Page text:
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Experts: Internet Access For All By 2005

According to a U.N. report, everyone worldwide should have access to the Internet by 2005, even if it means walking for half a day to the nearest computer or cell phone.

"It is incumbent on us, and we feel that it is entirely possible ... that by the end of 2005 a farmer in Saharan Africa should be able to get to a point of access, let's say in half a day's walk or riding on a bullock cart," said Chuck Lankester, a U.N. consultant on information technology.

But action is urgently needed to reach goal and to stop the ever increasing "digital divide" between the rich and poor countries, said Lankester.

The panel included government ministers from Africa, Asia, Eastern Europe and representatives of private businesses and foundations.

Currently less than five percent of the world population is benefiting from the tens of billions of dollars of E-commerce, the report said, and developing countries risk not "just being marginalized, but completely bypassed" by the new global market.

"The panel calls on all actors to unite in a global initiative to meet the following challenge: provide access to the Internet, especially through community access points, for the world's population presently without such access by the end of 2004," the report said.

The experts, invited by the U.N. General Assembly to recommend a plan of action to develop information and communication technologies, urged the United Nations to create a task force to coordinate efforts between international organizations, the private sector and foundations.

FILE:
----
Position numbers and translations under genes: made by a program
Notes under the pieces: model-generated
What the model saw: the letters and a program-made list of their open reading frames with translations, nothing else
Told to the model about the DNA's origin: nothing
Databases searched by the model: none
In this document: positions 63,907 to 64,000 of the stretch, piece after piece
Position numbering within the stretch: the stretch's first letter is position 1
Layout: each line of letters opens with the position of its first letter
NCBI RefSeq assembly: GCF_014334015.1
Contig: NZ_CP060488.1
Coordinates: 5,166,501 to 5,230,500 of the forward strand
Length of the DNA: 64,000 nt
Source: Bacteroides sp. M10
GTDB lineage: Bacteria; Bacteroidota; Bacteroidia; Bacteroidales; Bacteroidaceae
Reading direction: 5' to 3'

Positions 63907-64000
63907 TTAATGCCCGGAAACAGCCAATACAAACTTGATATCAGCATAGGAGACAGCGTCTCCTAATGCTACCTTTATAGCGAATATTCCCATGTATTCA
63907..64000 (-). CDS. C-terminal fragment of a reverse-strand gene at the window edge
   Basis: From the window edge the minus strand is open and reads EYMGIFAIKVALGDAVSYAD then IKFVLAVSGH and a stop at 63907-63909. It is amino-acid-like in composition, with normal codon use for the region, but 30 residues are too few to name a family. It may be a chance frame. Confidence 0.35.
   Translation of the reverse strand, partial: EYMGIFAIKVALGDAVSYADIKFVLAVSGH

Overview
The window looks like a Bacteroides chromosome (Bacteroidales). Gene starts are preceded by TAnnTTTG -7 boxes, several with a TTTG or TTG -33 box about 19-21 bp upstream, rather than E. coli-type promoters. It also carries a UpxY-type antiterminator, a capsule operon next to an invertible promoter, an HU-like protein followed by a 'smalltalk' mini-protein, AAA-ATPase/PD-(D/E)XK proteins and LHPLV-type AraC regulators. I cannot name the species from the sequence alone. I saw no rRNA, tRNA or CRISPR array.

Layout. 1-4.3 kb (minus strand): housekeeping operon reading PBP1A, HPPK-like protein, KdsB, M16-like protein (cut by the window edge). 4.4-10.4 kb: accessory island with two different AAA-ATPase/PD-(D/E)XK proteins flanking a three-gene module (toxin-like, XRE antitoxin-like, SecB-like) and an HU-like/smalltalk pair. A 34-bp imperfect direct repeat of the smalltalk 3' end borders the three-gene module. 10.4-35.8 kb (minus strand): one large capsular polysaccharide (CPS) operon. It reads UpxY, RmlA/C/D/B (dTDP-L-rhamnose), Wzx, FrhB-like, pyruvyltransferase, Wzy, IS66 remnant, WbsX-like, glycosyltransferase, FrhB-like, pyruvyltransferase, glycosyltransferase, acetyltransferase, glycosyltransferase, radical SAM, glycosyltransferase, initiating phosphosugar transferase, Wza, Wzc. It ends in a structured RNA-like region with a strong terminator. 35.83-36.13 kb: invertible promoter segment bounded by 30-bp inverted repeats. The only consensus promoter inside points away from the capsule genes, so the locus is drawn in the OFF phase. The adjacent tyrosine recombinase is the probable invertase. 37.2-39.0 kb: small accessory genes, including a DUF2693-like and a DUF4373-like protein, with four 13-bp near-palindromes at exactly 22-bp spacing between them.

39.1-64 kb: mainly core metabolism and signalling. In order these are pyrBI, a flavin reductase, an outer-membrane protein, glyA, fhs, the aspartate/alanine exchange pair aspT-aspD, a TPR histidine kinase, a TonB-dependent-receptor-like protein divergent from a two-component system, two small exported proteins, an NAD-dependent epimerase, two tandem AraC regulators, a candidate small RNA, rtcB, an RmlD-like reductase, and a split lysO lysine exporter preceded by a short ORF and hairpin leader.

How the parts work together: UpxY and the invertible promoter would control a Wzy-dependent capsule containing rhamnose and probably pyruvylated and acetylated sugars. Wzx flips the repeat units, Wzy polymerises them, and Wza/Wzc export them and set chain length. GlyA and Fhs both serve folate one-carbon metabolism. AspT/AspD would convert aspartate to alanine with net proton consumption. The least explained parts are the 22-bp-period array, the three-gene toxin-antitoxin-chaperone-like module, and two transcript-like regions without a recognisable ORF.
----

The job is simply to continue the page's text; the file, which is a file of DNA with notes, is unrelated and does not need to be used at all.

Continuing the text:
They called on governments, international organizations, voluntary groups and foundations to donate $500 million to improve access to the Internet and other new technologies in developing countries.

The private sector, the panel said, would raise another $500 million.

"There is a vast untapped potential out there and a huge incentive for industry and foundations to pursue that," said Lankester, who organized the panel.

Governments would meet every dollar invested in their country with another dollar, "so effectively, a dollar raised by the donor community would leverage four dollars in terms of action on the ground," he explained.

The panel recommended that world creditors write off 1 percent of debt of developing countries which invest an equivalent amount in new information and communications technologies.

To fend off any criticism that other forms of aid such as food or health should come first, Lankester said leaders of developing countries were themselves demanding that technology and aid come hand in hand.

"What they said was please continue to give us fish, but do give us ... the fishing rods so that we can help ourselves, because this is a technology that will enable us to pull ourselves out of the desperate situation which we now find ourselves," Lankester said.

Among other things, new technologies can be used for exports, to improve administation in the public sector, for education, and to reach wider audiences with health care information, the report said.

The world's seven leading industrialized nations and Russia will review the report when the Group of 8 summit takes place in Okinawa, Japan, in July.

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